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The adventures of the Mel

The most amazing experience...

MEXICO | Saturday, 22 March 2008 | Views [3351] | Comments [1]

Onto the most amazing experience I’ve had yet. We left the lodge in Cerocahui at about 11am and drove on a bumpy ‘road’ for about 2 hours to Urique. Along the way we stopped at several places to look out in awe at the spectacular views of the canyon below. At most places we stopped we encountered the Tarahumara, the indigenous Mexicans. The women dress in the most vividly coloured skirts and blouses that look far too hot for the weather, whilst the men dress like ‘normal’ Mexicans. They are shy and polite, though may often ask for money for being photographed (fair enough too). The children will run up to you with their hands open, saying ‘Peso? Peso? Peso?’ which is pretty hard to resist, though unless you want to be inundated with children you have to try hard!

Generally the Tarahumara are selling their crafts to tourists at these lookout points, as apparently most of them live in caves and live isolated lives in remote communities. They are famous for running long distances very quickly (apparently faster than our champion marathon runners) and have been known to have marathons that are as long as 160km!!

Looking into the canyon below was simply breathtaking. As always, photos never do it justice – it was just amazing looking out into the canyon with no barrier between you and the sheer drop from the road (bar my outstanding case of vertigo).

We continued to drive on and ended up in Urique (50km away, 2 hour drive). It is a quaint little town, but overflowing with people this weekend because of the Easter festivals. They had activities everywhere – even jumping castles (full of water though – awesome in the heat) and a basketball game. We stopped for lunch in a small family-run restaurant (as I guess all businesses are here though), which was good traditional (not too hot either) Mexican tucker.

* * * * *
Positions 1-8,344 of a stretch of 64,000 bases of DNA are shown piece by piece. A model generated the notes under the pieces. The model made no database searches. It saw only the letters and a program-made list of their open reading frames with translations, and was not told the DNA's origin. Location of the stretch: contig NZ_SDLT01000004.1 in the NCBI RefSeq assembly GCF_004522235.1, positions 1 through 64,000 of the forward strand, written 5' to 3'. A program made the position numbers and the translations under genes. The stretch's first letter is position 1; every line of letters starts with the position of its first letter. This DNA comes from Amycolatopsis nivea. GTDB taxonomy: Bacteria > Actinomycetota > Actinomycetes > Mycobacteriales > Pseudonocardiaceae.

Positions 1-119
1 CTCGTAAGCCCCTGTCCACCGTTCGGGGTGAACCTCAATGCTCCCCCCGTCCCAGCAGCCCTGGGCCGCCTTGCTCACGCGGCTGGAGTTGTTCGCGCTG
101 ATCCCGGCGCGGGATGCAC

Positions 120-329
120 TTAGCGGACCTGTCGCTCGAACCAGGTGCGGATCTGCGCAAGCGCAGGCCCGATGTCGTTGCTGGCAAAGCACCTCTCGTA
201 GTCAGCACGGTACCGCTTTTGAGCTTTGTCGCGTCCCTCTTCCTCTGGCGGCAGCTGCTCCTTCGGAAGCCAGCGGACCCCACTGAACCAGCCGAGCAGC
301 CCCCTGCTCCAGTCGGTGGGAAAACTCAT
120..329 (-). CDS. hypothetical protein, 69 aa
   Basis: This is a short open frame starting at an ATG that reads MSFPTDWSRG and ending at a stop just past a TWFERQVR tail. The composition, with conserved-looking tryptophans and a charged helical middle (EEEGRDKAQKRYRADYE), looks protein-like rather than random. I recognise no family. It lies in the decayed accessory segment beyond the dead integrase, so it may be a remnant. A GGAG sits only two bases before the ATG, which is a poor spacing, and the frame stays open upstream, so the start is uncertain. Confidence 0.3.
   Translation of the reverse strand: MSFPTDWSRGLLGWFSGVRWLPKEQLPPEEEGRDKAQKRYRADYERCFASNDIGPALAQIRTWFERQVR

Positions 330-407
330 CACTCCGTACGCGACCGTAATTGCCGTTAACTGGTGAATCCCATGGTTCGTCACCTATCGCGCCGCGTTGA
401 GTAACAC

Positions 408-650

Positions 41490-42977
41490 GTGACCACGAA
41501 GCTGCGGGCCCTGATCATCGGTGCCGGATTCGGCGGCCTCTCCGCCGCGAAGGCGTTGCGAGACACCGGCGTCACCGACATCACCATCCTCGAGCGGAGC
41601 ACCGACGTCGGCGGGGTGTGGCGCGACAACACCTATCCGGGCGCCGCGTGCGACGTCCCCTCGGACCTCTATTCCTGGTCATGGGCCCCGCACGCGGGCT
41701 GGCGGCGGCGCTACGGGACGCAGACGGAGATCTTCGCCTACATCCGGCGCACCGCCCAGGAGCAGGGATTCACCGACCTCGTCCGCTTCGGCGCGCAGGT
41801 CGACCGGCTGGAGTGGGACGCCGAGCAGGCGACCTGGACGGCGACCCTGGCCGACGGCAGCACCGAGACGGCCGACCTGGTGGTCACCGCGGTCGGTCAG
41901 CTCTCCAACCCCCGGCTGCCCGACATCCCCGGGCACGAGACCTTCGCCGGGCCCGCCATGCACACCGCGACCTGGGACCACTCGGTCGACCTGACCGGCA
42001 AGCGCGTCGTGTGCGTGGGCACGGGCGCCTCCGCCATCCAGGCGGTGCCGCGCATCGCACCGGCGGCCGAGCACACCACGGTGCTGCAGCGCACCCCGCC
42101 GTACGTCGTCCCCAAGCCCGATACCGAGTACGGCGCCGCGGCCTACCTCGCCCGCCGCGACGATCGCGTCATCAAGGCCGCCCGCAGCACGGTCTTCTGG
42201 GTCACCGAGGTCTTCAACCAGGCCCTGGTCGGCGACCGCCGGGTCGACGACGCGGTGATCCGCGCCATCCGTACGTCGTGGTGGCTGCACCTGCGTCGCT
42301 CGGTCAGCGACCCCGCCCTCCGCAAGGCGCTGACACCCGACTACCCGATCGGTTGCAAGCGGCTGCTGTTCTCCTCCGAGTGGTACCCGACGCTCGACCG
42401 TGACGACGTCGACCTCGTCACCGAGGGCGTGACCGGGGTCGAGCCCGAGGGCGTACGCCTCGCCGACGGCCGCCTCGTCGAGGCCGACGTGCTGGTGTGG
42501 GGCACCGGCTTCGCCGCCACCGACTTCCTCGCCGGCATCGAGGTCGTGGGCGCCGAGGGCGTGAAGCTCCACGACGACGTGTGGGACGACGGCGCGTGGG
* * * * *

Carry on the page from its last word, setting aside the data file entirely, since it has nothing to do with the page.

We then began the 7km drive to the remote community we were headed to: it could possibly be called Guadalupe, but I’m not sure if I’m confusing that name with another place. The road got shoddier and shoddier, but prettier as well. Looking out at the rocks on the road, you discover that they are all beautifully muted colours: it was like somebody, about 20 years ago, had gone to the effort of painting every single rock a different colour of the rainbow. It was a beautiful parallel to the bright colours that paint the Mexican lives amidst the almost monotone barren background.

We came to a river which we had to cross, and Doug suggested that we take the suspension bridge whilst we wait for him to prepare the van to drive through the river. It obviously wasn’t very deep, but it was a freaking flowing river! So I walked up to what I thought was a suspension bridge, but in reality was a rickety old collection of loose wooden planks and suspension cables. I really didn’t want to do it, but hey – I held a freaking tarantula. I can do ANYTHING. I stepped onto the first plank and it was LOOSE. It took sheer bravery/stupidity to push me ahead and I grasped the cables and pushed my weight forward onto the second plank. Note: The first 4 planks were about 70cm apart. Drop below of probably-won’t-kill-you-but-will-break-a-lot-of-bones metres. I ignored my staccato heart beat and soldiered on slowly, gripping the rails tightly, testing each plank, and then moving forward a little quicker, eyes set on finish line, singing Tool to try to make it go quicker. Then, the end of the bridge wasn’t actually tethered to the ground. I had to freaking JUMP. Frick. But, I’m obviously here updating my journal so it wasn’t too bad.

Note: 5 minutes later Pablo crossed the bridge and the first plank FELL after he took his foot off it. Needless to say Norma changed her mind and crossed the river instead. Wish I had have known we could have done that!!